May 2

What a drag it is getting old

I’ve been yapping about the new Apple TV lately; mostly because I’ve been the one using the remote. Usually I just watch everyone else struggle with it and complain. And we aren’t all that old! Though we’re getting there.

It’s not that we fear change

Yeah, I hate it when things change. I was a diehard Windows 98 user. For a while you were not getting me away from WindowsXP. I still have Office 2003 installed on this very Windows 7 laptop. It really took a lot of being annoyed to recently request I have Office 2013 installed on my work computer if we ran out of other ways to fix the problem. And I got annoyed enough at “live photos” that I deactivated it as soon as I realized why my pictures were all “screwed up”.

But we aren’t all exactly like whomever is beta testing the hardware over at Apple’s main nerve center.

I realized this because I actually had to dig up and use the Apple TV remote to test my last couple of posts on this subject. “Dig up” because I don’t actually use it. We programmed the Apple TV to accept commands from my “dumb” IR TV remote.

Then I lost my “dumb” remote. Maybe with practice and no other options, I can learn to use the slick new Apple TV remote, but I really dislike the design and current use enough that I really don’t want to.

Annoying! The Apple TV remote is annoying.

Honestly, if I hadn’t been able to program the Apple TV to accept data from my “dumb” remote, I probably would never use the Apple TV at all. I’d watch things on my phone or read a book.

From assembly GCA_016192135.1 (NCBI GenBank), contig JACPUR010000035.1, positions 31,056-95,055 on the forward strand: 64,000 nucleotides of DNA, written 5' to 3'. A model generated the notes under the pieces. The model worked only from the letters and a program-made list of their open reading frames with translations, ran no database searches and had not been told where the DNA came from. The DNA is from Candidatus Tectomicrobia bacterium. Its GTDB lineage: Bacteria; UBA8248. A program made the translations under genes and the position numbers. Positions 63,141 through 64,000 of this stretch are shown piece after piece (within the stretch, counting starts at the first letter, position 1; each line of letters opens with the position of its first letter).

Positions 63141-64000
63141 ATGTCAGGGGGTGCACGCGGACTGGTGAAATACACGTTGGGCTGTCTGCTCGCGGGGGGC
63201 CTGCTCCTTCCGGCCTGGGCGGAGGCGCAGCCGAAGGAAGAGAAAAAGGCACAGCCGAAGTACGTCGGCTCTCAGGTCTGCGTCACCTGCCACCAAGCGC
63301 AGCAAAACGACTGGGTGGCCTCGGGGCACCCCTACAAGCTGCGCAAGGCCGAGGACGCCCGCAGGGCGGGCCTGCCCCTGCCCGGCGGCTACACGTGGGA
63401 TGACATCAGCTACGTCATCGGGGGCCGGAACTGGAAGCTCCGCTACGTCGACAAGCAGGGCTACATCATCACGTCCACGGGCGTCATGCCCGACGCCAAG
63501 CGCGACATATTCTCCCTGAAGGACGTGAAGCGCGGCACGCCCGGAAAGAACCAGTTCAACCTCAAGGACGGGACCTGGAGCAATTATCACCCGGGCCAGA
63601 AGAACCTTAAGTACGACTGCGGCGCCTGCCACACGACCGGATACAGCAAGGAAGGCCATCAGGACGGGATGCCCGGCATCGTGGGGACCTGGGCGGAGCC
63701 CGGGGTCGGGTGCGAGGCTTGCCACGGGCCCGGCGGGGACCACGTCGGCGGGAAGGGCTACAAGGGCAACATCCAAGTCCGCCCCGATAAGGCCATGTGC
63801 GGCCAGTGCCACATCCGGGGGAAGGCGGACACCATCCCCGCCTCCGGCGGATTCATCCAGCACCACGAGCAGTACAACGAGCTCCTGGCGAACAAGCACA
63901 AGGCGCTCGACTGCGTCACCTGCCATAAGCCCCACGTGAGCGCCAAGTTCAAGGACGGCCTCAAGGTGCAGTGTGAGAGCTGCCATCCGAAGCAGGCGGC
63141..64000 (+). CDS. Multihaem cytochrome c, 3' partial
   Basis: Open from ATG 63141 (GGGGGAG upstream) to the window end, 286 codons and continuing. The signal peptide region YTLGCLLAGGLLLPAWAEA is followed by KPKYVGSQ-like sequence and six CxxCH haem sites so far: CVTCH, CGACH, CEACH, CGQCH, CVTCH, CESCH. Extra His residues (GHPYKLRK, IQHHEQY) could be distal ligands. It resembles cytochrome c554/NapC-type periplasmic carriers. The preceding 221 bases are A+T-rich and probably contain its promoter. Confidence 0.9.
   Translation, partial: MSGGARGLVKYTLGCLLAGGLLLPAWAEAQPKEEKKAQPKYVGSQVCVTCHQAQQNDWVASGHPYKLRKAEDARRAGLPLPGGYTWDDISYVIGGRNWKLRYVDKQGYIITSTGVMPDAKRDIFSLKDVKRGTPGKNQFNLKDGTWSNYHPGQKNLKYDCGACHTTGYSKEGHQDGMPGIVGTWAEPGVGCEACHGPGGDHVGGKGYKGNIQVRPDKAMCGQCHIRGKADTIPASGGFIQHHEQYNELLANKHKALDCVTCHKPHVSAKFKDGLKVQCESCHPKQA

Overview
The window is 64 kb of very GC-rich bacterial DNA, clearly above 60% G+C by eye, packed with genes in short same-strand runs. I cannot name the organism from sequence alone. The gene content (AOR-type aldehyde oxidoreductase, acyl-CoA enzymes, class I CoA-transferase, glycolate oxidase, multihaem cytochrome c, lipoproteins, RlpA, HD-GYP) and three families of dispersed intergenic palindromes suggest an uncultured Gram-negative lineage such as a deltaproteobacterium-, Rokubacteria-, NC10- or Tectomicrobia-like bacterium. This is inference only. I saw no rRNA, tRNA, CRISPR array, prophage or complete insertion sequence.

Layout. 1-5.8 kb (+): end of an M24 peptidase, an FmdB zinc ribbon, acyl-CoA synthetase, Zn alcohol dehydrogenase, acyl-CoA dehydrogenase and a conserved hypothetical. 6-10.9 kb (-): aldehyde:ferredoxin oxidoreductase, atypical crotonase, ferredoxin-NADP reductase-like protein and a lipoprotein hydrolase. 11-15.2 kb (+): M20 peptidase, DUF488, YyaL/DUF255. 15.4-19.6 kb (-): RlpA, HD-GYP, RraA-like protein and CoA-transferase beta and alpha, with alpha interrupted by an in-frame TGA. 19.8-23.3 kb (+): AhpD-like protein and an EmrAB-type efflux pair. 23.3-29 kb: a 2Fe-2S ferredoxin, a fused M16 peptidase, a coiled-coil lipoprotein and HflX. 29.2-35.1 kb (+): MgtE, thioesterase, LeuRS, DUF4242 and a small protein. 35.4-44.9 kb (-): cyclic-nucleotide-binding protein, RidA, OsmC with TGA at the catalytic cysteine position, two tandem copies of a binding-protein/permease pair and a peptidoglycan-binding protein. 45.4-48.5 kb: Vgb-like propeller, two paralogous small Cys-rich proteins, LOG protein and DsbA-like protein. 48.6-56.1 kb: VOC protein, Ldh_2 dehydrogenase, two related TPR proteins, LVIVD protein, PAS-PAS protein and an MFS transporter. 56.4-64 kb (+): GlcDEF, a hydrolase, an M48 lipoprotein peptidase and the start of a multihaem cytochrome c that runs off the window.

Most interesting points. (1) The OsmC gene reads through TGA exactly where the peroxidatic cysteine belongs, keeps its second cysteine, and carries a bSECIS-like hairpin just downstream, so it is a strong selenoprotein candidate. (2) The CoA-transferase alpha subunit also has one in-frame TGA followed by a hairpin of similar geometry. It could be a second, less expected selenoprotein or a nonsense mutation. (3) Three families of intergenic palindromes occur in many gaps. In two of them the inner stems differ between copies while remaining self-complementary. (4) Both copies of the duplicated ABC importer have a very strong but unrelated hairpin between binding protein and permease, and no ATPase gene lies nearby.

But if Apple follows my suggestions (or takes them and turns them into something even amazingly more funderful), we also have to remember the dumb remotes.

Just like one can set the click speed on a mouse or the touch sensitivity/help on an iPhone, do it on the Apple TV, too. For all kinds of remotes.

Siri, help me set up my remote

So you’ve done a few things to let us customize our experience, Apple, because you read my first two posts and shifted your agile teams into high gear to get right on it. Like one in fifty nerdly geeks have programmed in our favorite shortcuts and you have lots of data. Take that data, and use it to build onramp protocols for Siri to use.

Guide a user through a friendly questionnaire at first, to set up the most basic functions. If they want to “expand it”, walk through setting up long clicks or assistive clicks. Then, no matter what remote they use, (annoying Apple TV one, “dumb” IR remote, or their iPhone/iPod) they have a non annoying experience.

Don’t let Siri guess too hard

But don’t push it too far. Don’t let the “AI” style programming make all the decisions. Feel out what your users want, and ease them into it. It’s been about twenty years since someone taught me how to dial a cell phone (type in the number, press the green “send” button). I don’t like being told “this is the only way to do this”, but I also know we can’t fall into the trap of infinite customization. In that way lies madness … and I spent enough years trying to wrangle the madness of infinite customization into mere user guides for mere mortals.

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Posted May 2, 2016 by Lorena in category "Apple", "Free Beta Testers", "hardware", "User eXperience